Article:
In an effort to address affordability, last session A2456 was signed into law. It provides that users of Access Link paratransit service are automatically eligible for and enrolled in the motor bus and rail passenger discounted fare program. Due to COVID-19, we are trying to determine if this has been helpful to the community.  


Transportation options should be available in as many parts of the state as possible.  This is especially true for “last mile” transportation.  For example, there may be a train station in one section of a county, but what lacks are the bus routes or van transportation services to get from the train to the place of employment.  

Accessibly challenges also exist in our tourism areas, especially in our shore community in southern New Jersey. During the summer months, thousands of tourists embark to the Jersey Shore, which also drives the need for a corresponding workforce to meet the demand. Unique challenges exist for this area which includes the following:  

  1. Extended hours of work 
  2. Traffic patterns that make it challenging to move the workforce  
  3. Lack of a reliable jitney service 
  4. Lack of real east-to-west routes outside of the causeways due to lack of housing for the workforce.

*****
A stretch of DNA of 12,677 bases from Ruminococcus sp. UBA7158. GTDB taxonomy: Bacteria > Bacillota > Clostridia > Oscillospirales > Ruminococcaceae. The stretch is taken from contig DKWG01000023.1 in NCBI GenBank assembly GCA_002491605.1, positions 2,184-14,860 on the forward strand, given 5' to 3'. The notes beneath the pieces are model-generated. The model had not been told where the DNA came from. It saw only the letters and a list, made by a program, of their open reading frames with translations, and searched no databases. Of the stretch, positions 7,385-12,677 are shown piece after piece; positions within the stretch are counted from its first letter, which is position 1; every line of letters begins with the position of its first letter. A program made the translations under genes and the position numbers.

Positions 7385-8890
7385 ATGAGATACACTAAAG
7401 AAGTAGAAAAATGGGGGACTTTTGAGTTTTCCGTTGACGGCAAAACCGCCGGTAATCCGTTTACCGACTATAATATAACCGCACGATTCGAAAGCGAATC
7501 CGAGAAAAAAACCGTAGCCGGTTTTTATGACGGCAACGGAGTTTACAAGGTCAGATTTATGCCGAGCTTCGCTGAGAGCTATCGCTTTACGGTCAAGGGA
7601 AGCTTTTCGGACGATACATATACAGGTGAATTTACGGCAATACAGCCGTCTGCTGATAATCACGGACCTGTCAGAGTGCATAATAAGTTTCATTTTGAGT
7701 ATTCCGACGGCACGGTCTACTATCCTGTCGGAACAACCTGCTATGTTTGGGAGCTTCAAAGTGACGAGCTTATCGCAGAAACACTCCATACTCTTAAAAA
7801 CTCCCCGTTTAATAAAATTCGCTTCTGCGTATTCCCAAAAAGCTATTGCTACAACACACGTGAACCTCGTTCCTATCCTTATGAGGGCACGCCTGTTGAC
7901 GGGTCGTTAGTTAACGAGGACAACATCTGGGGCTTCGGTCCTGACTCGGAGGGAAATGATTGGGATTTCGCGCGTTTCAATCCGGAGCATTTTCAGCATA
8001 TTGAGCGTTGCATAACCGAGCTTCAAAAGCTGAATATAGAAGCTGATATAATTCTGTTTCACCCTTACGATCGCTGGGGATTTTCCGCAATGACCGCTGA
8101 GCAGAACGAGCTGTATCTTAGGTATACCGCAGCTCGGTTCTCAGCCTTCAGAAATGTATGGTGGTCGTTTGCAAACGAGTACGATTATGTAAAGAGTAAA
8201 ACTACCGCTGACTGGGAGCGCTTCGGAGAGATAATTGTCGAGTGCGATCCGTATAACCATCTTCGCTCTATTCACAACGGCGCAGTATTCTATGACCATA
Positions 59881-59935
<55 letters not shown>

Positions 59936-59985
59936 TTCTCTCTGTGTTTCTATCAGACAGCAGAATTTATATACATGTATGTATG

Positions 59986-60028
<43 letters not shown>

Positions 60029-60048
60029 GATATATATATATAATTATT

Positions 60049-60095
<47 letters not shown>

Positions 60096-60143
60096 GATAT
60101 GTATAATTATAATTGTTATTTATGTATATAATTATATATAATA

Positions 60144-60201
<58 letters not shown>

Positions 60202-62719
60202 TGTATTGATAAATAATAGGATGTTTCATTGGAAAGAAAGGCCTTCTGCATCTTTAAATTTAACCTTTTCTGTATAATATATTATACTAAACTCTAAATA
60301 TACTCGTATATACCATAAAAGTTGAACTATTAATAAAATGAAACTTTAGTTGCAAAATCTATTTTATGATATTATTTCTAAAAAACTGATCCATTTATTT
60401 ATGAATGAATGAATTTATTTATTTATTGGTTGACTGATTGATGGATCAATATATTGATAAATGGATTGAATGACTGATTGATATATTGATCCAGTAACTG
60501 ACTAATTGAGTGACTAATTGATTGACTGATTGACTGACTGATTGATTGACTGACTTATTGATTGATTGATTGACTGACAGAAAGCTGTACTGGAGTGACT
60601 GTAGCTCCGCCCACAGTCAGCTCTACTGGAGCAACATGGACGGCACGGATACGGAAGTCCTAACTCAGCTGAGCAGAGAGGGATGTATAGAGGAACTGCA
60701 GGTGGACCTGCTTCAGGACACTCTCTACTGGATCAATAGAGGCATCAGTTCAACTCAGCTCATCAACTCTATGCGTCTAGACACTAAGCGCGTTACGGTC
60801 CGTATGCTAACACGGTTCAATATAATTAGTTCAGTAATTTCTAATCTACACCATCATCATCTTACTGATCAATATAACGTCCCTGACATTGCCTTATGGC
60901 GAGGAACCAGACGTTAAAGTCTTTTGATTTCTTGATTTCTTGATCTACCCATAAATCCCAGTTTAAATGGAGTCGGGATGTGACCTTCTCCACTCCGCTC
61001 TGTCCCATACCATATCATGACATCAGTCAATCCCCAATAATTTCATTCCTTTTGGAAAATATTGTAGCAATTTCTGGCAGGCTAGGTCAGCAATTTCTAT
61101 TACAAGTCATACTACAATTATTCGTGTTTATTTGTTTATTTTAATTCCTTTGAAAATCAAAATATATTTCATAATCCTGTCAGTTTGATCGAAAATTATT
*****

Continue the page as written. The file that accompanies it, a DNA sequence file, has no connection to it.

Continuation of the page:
Furthermore, all transportation services offered must be accessible to all regardless of a person’s physical or cognitive challenges. Paratransit services (Access Link) are administered via NJ Transit: Access Link is severely limited, particularly in areas that are transportation deserts in our state. Where there are no bus lines running, there is no Access Link at all.     

We also need to expand paratransit routes and hours of service, so transportation options better fit the needs of employees. They, along with individuals with I/DD who live in more rural parts of the state, have very limited transportation services. This is a roadblock to employment for those living in those geographic areas of New Jersey. More must be done to create adequate infrastructure and a realistic plan to expand services to those regions.  

We urge NJ Transit to conduct an assessment in each county of the state to form a plan to address the chronic, critical lack of access to transportation for people with disabilities leading to an expansion of services. 


While there are uncontrollable events that impact the reliability of transportation services, it is important to make the system as dependable as possible.  Ensuring mass transit systems arrive on time gives employees the confidence they will get to work on time.  

Employers expect their workers, whether they have disabilities or not, to be both punctual and reliable. For individuals with I/DD who rely on paratransit services, those services need to pick up and drop off on time so workers can start their shift in a timely manner and fully complete their shift before departing.